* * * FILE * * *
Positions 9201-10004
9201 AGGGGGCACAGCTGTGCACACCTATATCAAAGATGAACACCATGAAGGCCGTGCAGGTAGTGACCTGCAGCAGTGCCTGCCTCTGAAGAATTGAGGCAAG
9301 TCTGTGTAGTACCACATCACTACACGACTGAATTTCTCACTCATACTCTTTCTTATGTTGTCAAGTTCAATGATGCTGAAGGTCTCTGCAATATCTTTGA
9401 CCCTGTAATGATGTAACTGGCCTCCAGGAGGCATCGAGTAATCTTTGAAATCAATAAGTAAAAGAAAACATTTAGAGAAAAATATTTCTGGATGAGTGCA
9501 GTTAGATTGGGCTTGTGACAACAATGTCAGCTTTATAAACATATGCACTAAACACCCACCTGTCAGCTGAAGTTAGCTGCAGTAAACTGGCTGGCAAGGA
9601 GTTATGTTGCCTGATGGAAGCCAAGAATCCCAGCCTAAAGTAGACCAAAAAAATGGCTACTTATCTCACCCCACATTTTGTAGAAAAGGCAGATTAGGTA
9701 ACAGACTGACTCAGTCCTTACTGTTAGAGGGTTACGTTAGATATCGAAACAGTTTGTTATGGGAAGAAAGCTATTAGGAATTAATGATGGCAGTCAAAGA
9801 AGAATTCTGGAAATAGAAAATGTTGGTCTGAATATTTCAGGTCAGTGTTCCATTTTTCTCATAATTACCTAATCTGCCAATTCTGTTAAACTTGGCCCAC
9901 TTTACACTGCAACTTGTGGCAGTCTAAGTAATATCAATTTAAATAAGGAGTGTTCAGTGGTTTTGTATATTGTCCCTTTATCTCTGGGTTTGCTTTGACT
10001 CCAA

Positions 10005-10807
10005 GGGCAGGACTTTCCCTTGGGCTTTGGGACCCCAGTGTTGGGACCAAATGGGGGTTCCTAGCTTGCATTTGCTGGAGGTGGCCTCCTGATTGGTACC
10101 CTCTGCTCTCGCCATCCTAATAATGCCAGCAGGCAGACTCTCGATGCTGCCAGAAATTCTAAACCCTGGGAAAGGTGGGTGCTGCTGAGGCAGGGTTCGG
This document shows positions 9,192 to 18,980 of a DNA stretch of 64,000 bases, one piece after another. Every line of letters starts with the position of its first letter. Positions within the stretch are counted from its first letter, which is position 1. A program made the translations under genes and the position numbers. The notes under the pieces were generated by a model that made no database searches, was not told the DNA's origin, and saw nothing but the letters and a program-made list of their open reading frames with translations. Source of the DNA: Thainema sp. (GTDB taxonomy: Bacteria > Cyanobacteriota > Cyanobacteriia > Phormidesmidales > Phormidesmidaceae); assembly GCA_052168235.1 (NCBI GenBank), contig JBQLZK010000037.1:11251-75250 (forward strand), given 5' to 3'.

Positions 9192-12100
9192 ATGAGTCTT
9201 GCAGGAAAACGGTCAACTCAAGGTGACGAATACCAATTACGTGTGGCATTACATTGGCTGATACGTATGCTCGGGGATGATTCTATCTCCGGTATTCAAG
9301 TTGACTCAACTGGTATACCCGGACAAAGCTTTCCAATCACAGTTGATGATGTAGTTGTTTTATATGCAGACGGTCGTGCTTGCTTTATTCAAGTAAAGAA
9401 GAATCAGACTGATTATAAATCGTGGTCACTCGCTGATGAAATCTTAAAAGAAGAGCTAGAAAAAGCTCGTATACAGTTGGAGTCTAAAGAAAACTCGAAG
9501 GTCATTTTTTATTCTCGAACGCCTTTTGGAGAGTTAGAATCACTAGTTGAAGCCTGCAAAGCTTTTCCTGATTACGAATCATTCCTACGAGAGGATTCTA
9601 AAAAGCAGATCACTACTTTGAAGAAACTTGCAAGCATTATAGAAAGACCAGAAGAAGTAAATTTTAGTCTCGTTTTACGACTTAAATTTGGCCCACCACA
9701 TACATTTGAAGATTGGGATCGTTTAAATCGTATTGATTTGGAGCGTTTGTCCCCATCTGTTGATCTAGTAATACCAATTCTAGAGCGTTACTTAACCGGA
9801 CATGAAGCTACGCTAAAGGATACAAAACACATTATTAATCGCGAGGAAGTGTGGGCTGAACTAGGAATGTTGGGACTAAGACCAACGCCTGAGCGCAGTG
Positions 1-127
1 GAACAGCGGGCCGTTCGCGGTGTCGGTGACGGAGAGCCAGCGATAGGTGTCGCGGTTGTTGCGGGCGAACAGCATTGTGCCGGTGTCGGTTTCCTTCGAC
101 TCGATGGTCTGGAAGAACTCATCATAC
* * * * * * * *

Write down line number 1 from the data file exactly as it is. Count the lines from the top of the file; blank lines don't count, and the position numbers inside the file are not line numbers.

Positions 9201-10004